Searching over 5,500,000 cases.


searching
Buy This Entire Record For $7.95

Download the entire decision to receive the complete text, official citation,
docket number, dissents and concurrences, and footnotes for this case.

Learn more about what you receive with purchase of this case.

State v. Dunn

Court of Appeals of Iowa

March 6, 2019

STATE OF IOWA, Plaintiff-Appellee,
v.
RYAN DALE DUNN, Defendant-Appellant.

          Appeal from the Iowa District Court for Story County, Steven P. Van Marel, District Associate Judge.

         The defendant appeals from the district court's denial of his motion to suppress.

          Mark C. Smith, State Appellate Defender, and Theresa R. Wilson, Assistant Appellate Defender, for appellant.

          Thomas J. Miller, Attorney General, and Darrel Mullins, Assistant Attorney General, for appellee.

          Considered by Potterfield, P.J., Doyle, J., and Carr, S.J. [*]

          POTTERFIELD, PRESIDING JUDGE.

         Ryan Dunn appeals the district court's denial of his motion to suppress. Dunn concedes that he initially engaged in a consensual interaction with police officers but argues actions taken by officers during the encounter resulted in the unconstitutional seizure of his person. He also argues his vehicle was unconstitutionally searched without a warrant and without an applicable exception to the warrant requirement. Finally, Dunn argues, in the alternative, that he was subject to custodial interrogation without receiving a Miranda warning.

         I. Background Facts and Proceedings.

         On March 10, 2017, at approximately 1:25 a.m., two police officers-in two separate marked police cars-pulled into an area with freestanding gas pumps but no store or building nearby. The officers pulled in behind a vehicle they noticed had been parked there for several minutes with the driver's door open. According to their testimony, the officers intended to check on the driver and make sure there was nothing wrong with him or the vehicle.

         Officer Andrej Klaric exited his vehicle at about the same time Dunn exited the vehicle parked at the gas pump; they met in the space between the two vehicles. Officer Klaric told Dunn he saw his driver's door was open and was "[j]ust making sure everything's okay." Dunn reported he stopped at the gas pump after work and then realized he did not have his debit or credit card with him; he was waiting at the pump until his friend arrived with the card. Dunn and Officer Klaric engaged in a conversation: Dunn told Klaric he remembered him from another time he was stopped and Klaric asked Dunn if he was still working at the same job he had been before. At some point during the conversation, Officer Klaric asked Dunn for his driver's license; Dunn gave it to him, and Officer Klaric handed it to the second officer, Officer Dilok Phanchantraurai, who checked the license by radioing to dispatch.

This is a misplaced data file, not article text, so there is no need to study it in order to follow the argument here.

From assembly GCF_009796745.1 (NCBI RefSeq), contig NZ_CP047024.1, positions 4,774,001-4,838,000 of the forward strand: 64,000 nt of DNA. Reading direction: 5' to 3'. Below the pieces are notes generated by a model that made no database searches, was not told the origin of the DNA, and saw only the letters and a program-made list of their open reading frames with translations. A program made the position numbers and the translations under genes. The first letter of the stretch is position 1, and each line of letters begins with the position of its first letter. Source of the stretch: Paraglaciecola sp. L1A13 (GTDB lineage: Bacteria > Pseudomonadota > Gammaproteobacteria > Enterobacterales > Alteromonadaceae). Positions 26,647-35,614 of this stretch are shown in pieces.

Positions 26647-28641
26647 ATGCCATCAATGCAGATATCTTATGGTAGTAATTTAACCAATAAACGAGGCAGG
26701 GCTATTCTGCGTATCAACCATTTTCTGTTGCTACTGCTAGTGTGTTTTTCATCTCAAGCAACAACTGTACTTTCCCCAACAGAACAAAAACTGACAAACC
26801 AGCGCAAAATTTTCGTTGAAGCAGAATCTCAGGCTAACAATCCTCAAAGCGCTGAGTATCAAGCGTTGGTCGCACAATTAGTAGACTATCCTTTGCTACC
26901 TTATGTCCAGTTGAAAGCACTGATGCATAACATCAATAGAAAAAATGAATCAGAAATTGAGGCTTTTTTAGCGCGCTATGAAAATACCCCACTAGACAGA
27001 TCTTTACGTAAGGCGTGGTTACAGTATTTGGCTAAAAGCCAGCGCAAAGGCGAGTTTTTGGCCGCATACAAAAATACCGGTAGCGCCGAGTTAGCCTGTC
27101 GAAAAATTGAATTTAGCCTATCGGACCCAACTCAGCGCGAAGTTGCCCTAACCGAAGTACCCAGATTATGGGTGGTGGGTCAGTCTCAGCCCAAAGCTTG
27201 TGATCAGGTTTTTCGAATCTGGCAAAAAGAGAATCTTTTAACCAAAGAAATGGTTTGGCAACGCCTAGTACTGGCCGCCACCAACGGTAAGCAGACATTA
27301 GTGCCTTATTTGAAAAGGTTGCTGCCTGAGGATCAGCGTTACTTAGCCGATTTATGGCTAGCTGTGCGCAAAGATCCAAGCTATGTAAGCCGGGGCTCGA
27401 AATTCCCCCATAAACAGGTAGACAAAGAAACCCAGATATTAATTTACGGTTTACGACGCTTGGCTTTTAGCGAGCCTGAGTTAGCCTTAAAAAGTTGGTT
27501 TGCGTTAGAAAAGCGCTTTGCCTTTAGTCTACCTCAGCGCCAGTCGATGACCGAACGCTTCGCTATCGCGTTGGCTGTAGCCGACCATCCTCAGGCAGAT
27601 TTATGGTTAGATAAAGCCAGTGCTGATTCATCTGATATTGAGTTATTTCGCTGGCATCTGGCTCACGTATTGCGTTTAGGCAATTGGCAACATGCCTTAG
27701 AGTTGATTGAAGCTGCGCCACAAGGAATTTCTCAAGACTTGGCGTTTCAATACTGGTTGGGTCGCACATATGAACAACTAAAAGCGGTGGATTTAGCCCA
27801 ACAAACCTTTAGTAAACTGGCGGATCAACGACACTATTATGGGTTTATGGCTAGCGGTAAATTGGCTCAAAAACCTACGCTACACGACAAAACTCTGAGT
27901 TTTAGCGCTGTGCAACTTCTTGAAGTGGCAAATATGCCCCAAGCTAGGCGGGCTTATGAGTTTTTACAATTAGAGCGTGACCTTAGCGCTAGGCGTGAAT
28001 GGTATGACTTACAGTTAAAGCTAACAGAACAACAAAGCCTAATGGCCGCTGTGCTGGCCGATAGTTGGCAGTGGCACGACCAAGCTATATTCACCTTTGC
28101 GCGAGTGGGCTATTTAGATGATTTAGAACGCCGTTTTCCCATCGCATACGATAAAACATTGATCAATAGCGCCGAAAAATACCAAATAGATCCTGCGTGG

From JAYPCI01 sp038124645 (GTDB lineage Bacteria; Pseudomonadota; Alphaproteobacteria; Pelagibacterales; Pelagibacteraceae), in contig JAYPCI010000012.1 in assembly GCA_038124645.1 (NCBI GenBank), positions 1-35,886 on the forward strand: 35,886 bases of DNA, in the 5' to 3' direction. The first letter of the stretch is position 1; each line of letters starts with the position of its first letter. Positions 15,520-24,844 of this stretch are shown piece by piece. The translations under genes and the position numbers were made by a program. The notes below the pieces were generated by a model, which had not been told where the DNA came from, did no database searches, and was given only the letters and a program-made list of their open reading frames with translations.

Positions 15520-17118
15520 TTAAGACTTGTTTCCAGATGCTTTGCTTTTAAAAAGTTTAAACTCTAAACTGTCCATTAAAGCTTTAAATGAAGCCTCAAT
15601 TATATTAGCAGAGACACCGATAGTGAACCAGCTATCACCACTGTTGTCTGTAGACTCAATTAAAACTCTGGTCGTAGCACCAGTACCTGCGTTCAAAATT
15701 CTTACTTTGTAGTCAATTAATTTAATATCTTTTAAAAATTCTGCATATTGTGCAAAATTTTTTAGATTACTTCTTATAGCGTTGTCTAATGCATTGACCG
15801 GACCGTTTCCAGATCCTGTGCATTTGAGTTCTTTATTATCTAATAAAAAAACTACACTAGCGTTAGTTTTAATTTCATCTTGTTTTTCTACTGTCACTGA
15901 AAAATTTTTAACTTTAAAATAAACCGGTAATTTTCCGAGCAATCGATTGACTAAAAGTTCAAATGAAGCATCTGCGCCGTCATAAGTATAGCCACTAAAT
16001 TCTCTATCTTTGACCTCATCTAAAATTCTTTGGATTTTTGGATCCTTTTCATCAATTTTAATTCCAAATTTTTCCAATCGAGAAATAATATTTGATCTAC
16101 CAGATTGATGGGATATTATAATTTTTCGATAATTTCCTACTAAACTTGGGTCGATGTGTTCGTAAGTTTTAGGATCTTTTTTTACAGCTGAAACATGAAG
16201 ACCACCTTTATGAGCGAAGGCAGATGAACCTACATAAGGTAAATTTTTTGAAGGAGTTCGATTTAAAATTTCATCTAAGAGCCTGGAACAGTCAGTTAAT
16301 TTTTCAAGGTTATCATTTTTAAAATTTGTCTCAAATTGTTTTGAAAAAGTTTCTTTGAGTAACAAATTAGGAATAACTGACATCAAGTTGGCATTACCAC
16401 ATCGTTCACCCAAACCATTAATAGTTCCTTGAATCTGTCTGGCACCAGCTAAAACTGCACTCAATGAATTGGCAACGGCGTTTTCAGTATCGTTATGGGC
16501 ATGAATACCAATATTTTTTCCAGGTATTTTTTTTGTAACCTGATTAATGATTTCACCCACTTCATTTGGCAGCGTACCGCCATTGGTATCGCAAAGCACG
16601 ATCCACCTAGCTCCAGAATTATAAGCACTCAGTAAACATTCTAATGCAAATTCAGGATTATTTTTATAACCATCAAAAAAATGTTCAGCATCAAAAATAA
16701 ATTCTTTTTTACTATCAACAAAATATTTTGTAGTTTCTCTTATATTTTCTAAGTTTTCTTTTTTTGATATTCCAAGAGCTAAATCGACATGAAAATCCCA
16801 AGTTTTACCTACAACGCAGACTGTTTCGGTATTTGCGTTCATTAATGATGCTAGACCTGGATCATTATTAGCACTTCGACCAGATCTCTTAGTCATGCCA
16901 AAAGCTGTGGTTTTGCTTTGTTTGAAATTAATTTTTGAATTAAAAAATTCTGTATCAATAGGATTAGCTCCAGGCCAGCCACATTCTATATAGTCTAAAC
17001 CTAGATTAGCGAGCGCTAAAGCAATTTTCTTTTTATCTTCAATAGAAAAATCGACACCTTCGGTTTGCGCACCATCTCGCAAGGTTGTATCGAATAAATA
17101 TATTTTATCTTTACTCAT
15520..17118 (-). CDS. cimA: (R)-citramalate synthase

While Officer Phanchantraurai had Dunn's license, Officer Klaric asked Dunn if he had any weapons on him. According to Klaric, he did not have any suspicions of illegal activity but always asks about weapons when he makes "contact with somebody out in the field . . . for [his] own safety and their own safety." Dunn responded that he had a pistol in an ankle holster, and Officer Klaric asked Dunn to show him his permit to carry the firearm. Dunn handed Officer Klaric his permit, which had expired more than two months earlier. Officer Klaric then informed Dunn his permit was expired, patted Dunn down, and removed the loaded gun from Dunn's ankle holster.

         Officer Klaric asked Dunn if he had any more firearms in the vehicle. Dunn stated there were magazines for a firearm in the vehicle. When asked, Dunn denied consent to search the vehicle. Klaric then handcuffed Dunn and placed him in the back of his squad car. Klaric searched the vehicle and found a second gun and the magazines. He placed Dunn under arrest for carrying a weapon. Before transporting him to the station for booking, Officer Klaric got Dunn's consent to move his car-rather than have it towed. During the booking process, methamphetamine was located in Dunn's wallet.

         Dunn was charged by trial information with carrying weapons and possession of a controlled substance (methamphetamine). He filed a motion to suppress, claiming the officers had seized him "after the purpose of the stop had been resolved," he should have been advised of his Miranda rights before being questioned, and the search of his vehicle was unconstitutional.

         The district court denied Dunn's motion to suppress. The court found that the initial encounter between Dunn and the officers "was consensual. There was no stop. The officers didn't use their red lights. They didn't pull the defendant over. They just-the defendant was parked, and they just pulled up to him and everybody got out of their car and talked." The court distinguished the facts from the recent State v. Coleman, 890 N.W.2d 284, 300-01 (Iowa 2017), in which our supreme court held that an officer could not extend a stop to ask for the driver's identification after the purpose of the stop had been resolved. Here, the district court noted, "[U]nlike Coleman this wasn't a stop situation. They didn't ...


Buy This Entire Record For $7.95

Download the entire decision to receive the complete text, official citation,
docket number, dissents and concurrences, and footnotes for this case.

Learn more about what you receive with purchase of this case.